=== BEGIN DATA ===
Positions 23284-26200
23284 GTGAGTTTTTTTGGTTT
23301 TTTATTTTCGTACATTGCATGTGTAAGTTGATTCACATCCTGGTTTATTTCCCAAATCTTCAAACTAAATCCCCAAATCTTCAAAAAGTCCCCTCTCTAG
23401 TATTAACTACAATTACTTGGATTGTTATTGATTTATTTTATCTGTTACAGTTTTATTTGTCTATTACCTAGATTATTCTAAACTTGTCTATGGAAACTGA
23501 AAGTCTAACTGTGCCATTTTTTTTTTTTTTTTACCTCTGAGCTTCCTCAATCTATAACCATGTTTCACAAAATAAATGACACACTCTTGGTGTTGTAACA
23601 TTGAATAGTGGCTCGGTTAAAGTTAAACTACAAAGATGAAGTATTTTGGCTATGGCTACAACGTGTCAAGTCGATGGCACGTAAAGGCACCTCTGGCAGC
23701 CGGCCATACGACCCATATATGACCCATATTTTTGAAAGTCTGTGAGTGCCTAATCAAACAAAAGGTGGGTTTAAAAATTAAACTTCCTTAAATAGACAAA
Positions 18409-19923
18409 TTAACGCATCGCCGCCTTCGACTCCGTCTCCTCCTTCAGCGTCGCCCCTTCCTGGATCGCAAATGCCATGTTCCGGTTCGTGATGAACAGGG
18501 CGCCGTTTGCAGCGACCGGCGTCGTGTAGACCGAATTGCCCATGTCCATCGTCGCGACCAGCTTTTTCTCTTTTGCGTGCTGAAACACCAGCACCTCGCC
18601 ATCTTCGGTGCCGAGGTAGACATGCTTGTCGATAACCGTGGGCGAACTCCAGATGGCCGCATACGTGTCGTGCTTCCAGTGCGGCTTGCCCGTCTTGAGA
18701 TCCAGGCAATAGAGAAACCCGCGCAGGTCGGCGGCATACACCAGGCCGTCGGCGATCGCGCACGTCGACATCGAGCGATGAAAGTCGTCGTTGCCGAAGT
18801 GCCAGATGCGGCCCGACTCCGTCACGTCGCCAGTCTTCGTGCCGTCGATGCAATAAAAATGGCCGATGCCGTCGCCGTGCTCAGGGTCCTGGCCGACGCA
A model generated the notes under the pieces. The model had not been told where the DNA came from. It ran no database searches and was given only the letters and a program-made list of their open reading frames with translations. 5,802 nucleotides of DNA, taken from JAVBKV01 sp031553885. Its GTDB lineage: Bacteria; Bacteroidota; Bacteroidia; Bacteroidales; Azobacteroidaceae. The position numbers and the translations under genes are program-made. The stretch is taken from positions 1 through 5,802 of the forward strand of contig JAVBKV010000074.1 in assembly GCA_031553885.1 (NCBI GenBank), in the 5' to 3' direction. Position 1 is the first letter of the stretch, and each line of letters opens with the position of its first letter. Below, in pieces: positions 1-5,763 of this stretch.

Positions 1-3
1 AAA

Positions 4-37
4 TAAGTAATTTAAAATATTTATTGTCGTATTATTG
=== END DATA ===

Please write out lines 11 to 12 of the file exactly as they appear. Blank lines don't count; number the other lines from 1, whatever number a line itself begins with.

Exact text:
18601 ATCTTCGGTGCCGAGGTAGACATGCTTGTCGATAACCGTGGGCGAACTCCAGATGGCCGCATACGTGTCGTGCTTCCAGTGCGGCTTGCCCGTCTTGAGA
18701 TCCAGGCAATAGAGAAACCCGCGCAGGTCGGCGGCATACACCAGGCCGTCGGCGATCGCGCACGTCGACATCGAGCGATGAAAGTCGTCGTTGCCGAAGT